Saturday, December 16, 2006
We're getting older but we're acting younger, we should be smarter, it seems we're getting dumber:
I had a choice to make at 14 years old, faced with a fixed income and no chance for another year at working papers: records or comic books. For as long as I could remember, comic books had been with me, from the Peter David run of the Incredible Hulk to the excellent early Shooter-Lapham days at Valiant to anything Grendel-related to Cerebus. I waited 28 long days for another 22 pages of Sandman, right as people were starting to think there was something about this Neil Gaiman fella. You get the idea. There was a new sheriff in town, and it was punk rock. Crunch the numbers any way you want, but you still have to choose between the Blanks 77 picture 7" and the latest Hellblazer. I chose the records.

Now, however, I make my own living. And I can afford both hardcore records and comic books. Were you to ask me a year ago if I would eagerly give my paycheck over to Profane Existence and Fantom Comics, I would dismissively say you should check with my 18-year old self. Now I'm asking myself if I really need that Behind Enemy Lines record on CD -- so it can easily be imported to my iPod -- or on vinyl, the form that punk rock was meant to be heard on. (I take that back. Punk rock is meant to be heard on a fourth-generation cassette, and I don't know how you kids will make do now that you have no cassettes. Vinyl is the ideal form for album artwork. Imagine the Crass Feeding of the 5000 without the massive poster.) Now I'm arguing with the guys at Big Monkey about when exactly you could have redeemed the career of Rob Liefeld. Now I'm a vastly bigger nerd -- as Kate observed when Kriston and I got home from the comic store -- than I ever was.

And I say: fuck it. Embrace nerdiness if nerdiness is the brilliant new record from Tragedy, Nerve Damage. Jesus tapdancing Christ, now that's some serious hardcore. It helps, I think, to have stepped out of the scene for seven years, so the intermediate steps hardcore took to yield up the perfected incarnation of Tragedy are completely unfamiliar. This is hardcore as it was intended to be: stripped down, furious, intelligent, DIY and, above all -- this one's for you, Sam -- brutal.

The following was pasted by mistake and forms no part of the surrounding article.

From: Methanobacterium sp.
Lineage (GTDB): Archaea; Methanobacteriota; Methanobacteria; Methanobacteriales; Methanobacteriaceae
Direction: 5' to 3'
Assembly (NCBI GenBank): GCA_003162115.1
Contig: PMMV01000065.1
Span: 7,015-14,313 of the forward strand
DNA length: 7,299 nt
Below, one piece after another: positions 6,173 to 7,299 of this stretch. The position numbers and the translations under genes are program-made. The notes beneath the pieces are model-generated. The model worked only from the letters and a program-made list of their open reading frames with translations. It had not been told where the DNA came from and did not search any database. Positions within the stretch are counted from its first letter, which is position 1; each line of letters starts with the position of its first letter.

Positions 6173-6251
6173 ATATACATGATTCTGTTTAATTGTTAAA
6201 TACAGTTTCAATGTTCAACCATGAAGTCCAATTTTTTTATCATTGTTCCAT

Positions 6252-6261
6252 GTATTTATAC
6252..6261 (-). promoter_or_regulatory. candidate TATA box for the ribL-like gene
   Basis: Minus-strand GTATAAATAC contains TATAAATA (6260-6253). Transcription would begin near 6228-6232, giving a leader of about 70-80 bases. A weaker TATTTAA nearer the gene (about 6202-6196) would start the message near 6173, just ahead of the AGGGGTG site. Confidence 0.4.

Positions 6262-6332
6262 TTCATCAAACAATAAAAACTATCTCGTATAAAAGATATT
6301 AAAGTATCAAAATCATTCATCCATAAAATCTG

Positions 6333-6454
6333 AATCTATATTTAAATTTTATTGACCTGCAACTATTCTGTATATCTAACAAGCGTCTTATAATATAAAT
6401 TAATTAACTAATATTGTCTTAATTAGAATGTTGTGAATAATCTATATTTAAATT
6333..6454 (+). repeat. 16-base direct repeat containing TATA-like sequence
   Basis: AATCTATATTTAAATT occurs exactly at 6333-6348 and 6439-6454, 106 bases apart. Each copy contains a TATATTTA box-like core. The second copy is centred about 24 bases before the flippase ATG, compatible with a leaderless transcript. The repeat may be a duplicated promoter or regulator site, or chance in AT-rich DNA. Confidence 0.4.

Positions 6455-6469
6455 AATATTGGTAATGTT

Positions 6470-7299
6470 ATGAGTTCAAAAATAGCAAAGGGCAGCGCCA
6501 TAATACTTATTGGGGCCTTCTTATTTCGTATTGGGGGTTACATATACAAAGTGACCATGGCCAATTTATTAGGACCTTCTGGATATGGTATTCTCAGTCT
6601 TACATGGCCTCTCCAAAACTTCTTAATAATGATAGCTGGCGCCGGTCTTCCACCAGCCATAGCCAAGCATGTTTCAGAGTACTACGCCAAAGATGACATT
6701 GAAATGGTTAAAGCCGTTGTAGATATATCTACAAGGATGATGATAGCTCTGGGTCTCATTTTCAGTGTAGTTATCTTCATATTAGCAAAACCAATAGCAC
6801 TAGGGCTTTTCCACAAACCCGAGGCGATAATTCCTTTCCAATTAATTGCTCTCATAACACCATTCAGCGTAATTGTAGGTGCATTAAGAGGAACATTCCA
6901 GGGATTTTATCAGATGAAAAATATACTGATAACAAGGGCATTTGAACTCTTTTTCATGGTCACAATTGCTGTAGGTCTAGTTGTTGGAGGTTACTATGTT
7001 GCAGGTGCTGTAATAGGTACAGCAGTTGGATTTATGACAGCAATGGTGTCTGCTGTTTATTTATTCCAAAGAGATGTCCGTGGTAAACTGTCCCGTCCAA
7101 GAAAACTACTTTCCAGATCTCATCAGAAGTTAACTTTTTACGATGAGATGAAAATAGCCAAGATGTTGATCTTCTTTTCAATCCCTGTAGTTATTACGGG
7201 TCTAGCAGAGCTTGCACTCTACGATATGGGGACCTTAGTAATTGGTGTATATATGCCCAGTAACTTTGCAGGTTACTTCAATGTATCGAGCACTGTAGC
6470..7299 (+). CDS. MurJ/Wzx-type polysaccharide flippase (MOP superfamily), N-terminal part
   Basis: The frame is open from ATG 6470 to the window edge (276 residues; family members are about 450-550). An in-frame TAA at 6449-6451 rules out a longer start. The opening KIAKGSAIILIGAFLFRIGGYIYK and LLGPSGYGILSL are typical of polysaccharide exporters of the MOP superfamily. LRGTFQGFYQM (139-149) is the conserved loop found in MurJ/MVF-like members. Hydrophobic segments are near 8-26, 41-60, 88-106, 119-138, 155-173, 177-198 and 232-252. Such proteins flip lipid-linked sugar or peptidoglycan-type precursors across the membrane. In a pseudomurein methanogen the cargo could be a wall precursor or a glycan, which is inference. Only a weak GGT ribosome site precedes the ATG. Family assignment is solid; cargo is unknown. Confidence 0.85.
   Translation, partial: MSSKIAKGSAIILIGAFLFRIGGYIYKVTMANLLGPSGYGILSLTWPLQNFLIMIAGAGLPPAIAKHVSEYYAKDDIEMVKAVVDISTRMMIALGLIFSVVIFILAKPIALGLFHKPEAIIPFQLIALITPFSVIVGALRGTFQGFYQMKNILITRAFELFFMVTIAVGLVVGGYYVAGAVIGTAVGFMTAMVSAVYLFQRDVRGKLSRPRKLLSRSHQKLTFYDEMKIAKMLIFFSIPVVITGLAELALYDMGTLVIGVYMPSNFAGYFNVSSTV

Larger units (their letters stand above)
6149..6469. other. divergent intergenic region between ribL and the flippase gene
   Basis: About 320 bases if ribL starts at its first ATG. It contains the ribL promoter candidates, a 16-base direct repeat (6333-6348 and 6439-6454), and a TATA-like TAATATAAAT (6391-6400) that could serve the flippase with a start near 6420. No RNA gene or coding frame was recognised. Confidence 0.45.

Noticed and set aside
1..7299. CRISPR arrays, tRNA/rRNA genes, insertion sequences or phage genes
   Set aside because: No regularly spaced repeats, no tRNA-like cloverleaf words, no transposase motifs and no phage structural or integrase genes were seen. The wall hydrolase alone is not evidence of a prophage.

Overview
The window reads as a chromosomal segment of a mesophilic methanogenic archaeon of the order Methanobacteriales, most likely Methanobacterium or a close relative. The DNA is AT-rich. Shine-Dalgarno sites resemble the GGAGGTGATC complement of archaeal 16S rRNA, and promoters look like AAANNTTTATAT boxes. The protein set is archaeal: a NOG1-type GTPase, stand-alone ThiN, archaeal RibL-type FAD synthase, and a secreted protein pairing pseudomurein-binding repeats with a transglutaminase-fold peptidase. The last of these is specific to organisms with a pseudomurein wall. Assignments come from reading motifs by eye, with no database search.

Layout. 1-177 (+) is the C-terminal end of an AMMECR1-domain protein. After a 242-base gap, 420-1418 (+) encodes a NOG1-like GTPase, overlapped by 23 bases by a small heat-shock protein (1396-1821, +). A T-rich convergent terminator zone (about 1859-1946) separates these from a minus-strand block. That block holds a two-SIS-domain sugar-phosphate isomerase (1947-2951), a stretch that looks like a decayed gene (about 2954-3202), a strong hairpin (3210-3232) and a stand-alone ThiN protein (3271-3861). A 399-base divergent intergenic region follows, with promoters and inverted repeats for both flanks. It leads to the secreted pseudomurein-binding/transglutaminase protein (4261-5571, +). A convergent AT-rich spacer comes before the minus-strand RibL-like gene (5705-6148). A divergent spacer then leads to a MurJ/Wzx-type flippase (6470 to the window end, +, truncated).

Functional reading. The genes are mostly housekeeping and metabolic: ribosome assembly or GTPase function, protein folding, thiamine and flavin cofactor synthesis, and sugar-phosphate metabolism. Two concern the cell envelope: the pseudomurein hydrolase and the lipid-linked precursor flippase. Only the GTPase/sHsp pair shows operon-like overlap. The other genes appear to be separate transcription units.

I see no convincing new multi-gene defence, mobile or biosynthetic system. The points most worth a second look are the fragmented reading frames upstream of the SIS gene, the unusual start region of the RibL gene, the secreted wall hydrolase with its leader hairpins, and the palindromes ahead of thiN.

Also embrace nerdiness if nerdiness is the Ultimate Marvel Universe. (As it surely is.) Basically, for those who, like me, had no idea what this was until a few months ago, Marvel created an alternate universe where writers -- principally the brilliant Mark Millar -- could re-start Marvel characters from year zero. The Fantastic Four could be teenagers. Nick Fury could look like Samuel L. Jackson, and S.H.I.E.L.D could function as a supremely powerful military juggernaut. Thor could be an anti-globalization activist. Beast could be a character that doesn't suck. You get the idea. Ultimate Galactus is a form of comic book perfection plucked right from the essence of Jack Kirby. A lust for these books has inspired a long argument between myself, Kriston and Yglesias about whether Iron Man could in fact take out the X-Men. (The caveat being no Jean Grey and no Professor Xavier.) This later became a somewhat inappropriate consideration of which of our ex-girlfriends could beat up which of our other ex-girlfriends. For Catherine, a house filled with exclamations of "oh, dude! Wolverine and Jean finally hook up?!!" must be a living hell. But this is a joy forgotten in the onset of (an apparently temporary) maturity.